He did jewelry making and he discovered he could carve these incredible little sculptures. Airplanes for guys and pinkie rings with teacups for girls. It was wild, I’d be like, “How did you do that?” But I went and did photography, you know? And I figured I’d just have fun. But then this place is like heaven and I got so into it again. I was in the darkroom till 3 in the morning. I was an addict, a junkie. And we’d stumble back down the road to our little hovel in the mountains and then we’d get up at 7 in the morning and do it all over again. It was this totally transformative working vacation.
So when you got back to New York, you went another route.
Yeah, I ended up transferring my interests over to my second love. I’d found a mentor at the International Center of Photography, and I built up a body of work. I applied to the School of Visual Arts MFA photography program. And luckily it was photography and “related media,” so I could take classes in their film department. And then suddenly my head was turned from photography to film.
So suddenly you were making your own films?
In grad school I was doing a lot of experimental stuff, and I learned sound design and editing and art design. One project I made involved a small frog? But anyway, it was a great way to explore all aspects of filmmaking first hand. It was also nice not to have the pressure to create a commercial project. I wasn’t thinking about audiences at all, I was thinking about what I wanted to make, I was just making what I wanted.
Do you still come at filmmaking from that perspective?
A lot of the people who come into the industry really see their work as a commercial product. And that’s really not my point of view, it’s never been my point of view.
When you got out of school did you immediately start to make movies?
Well, my marketable skill coming out of school was editing. I started editing for other people. And I loved documentary. I loved interviewing people. How real people speak. Even before I ever made films I would record people – my brother-in-law was telling a story I remember and the way he was speaking was so fascinating, just his cadence. And I just transcribed it, trying to get the ums and I’s and sighs in there. Trying to get the real dialogue on the page.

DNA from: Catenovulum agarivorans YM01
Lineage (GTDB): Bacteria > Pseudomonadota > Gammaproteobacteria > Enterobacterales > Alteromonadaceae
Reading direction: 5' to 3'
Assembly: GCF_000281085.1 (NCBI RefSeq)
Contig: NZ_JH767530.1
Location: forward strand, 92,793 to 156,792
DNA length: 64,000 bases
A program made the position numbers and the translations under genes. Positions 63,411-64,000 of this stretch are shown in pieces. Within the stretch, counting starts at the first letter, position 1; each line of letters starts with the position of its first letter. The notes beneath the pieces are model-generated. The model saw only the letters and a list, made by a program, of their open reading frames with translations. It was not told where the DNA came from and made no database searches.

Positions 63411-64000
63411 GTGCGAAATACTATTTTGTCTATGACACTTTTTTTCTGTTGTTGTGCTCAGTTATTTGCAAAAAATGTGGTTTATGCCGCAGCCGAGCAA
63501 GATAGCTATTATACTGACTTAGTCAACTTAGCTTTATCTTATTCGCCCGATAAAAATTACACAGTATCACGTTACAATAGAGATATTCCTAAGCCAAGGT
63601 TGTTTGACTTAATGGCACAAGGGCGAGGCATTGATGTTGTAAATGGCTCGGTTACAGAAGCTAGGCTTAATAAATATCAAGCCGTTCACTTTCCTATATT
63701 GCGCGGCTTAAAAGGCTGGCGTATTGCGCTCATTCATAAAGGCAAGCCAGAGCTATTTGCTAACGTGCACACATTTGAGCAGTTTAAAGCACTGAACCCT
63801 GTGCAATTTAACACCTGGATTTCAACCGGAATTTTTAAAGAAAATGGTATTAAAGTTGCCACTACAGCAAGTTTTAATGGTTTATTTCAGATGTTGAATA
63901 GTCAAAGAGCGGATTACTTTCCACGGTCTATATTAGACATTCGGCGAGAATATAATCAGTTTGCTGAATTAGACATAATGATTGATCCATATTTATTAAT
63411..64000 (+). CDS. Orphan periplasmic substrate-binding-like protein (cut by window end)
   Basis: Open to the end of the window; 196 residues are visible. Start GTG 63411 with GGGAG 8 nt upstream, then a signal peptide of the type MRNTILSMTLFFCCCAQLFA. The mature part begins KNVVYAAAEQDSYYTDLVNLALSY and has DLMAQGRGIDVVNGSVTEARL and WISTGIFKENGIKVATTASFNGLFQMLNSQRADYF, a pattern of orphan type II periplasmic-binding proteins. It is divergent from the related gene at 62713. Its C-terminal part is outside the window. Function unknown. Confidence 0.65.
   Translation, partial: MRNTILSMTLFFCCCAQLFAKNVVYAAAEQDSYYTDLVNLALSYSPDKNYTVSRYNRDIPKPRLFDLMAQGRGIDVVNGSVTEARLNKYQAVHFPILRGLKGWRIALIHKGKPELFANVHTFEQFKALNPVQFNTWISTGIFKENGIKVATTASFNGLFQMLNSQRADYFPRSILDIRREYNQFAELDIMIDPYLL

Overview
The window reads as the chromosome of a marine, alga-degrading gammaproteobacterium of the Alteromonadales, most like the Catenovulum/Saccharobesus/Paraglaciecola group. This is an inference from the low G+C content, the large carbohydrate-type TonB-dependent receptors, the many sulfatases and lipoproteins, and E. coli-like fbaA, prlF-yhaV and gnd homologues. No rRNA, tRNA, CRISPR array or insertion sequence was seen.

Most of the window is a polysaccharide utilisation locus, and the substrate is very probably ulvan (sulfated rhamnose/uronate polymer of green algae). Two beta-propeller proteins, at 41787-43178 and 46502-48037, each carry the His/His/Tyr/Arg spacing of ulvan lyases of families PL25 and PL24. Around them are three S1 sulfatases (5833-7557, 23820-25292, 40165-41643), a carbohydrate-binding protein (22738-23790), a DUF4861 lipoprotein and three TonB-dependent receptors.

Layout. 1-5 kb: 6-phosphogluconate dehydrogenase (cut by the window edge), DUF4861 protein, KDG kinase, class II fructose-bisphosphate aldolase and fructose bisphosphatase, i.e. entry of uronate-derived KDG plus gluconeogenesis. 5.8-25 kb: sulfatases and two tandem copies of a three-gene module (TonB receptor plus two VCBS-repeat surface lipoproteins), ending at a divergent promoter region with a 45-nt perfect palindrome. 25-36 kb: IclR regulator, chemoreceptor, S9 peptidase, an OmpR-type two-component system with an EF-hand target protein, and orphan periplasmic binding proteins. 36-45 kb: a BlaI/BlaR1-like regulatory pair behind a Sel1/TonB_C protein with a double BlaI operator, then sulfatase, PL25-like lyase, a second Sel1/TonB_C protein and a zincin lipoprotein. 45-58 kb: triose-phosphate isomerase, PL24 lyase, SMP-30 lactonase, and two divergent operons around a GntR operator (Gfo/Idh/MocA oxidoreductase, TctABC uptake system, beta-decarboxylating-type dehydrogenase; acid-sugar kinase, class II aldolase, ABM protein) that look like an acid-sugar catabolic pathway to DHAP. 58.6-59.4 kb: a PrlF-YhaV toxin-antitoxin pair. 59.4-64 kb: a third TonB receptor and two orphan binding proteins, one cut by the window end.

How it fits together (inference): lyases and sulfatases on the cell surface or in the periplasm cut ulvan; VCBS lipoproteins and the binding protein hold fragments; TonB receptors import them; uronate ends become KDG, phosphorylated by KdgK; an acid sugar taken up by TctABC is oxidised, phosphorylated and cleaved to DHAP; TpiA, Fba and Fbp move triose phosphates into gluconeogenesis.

Were you getting jobs quickly?
Not many creative jobs. A lot of corporate work. Commercial work. A friend of mine was making films for Sesame Street so I’d make random short films for Sesame Street. Mostly money-making stuff. And I also started teaching, mostly post-production classes. And then my husband and I moved back to Seattle.
Wow, was that scary? Leaving the city?
It was, yeah.
Was it a business decision or more of a “Screw New York, I gotta get out.”
Yeah, it was very much, Screw New York, I gotta get out. Originally I had planned to be there a few years, and then I was there nine. The energy of the city was feeding me at first but by the time I left I was just bled dry. I had to get out. But my husband was having a grand ol’ time, and the only way I could get him out of New York was to get really pregnant. [Laughs.] So that’s a little trick for anybody who wants it. Get really pregnant.
Did you find yourself missing acting once you started this other path?
At first it did feel like a bit of a betrayal, I have to say. Ever since I was a pre-teen, I had to be in a show. Sometimes more than one. And in college I was lucky to get cast a lot in really great roles. I needed that fix, that buzz you get with the audience. I just loved to be on stage. And once I moved to New York I realized I truly was a theatre slut. I would say yes to any role just to be onstage.
But once I got to New York the first show I ever got cast in was this horrible thing. This misogynistic piece of trite, this regurgitated… ugh. I was getting strangled, raped, murdered every night. And I was just like, What am I doing? What am I contributing to the world by being in this thing? It seemed like a narcissistic exercise.
Did you ever seriously question your decision to switch careers?